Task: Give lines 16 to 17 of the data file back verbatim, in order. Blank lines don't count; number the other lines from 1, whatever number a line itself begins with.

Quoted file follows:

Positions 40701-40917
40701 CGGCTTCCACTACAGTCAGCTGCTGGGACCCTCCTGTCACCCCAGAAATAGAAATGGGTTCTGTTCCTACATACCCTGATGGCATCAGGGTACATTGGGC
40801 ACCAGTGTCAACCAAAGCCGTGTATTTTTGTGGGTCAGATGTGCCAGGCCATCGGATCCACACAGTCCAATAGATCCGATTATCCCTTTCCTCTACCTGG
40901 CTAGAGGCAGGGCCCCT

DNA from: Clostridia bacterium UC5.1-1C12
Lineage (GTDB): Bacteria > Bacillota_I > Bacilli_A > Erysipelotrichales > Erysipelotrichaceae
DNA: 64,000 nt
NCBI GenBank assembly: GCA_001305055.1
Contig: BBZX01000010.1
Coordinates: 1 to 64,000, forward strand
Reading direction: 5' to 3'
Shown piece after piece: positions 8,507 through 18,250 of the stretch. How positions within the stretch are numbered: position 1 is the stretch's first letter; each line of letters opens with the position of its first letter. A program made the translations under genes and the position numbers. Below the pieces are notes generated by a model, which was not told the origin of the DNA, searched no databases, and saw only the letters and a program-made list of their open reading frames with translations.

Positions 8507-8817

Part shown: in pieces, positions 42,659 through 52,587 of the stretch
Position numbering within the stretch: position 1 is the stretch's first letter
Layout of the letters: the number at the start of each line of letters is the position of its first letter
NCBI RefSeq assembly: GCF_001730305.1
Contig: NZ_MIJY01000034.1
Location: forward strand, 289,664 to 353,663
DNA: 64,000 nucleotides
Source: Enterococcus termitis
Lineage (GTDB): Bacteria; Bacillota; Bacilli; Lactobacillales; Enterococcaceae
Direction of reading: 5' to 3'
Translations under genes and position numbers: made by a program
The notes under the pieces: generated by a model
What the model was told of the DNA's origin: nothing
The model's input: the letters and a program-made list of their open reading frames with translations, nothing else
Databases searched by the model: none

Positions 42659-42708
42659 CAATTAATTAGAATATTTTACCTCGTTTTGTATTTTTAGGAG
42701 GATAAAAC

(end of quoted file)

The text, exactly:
Layout of the letters: the number at the start of each line of letters is the position of its first letter
NCBI RefSeq assembly: GCF_001730305.1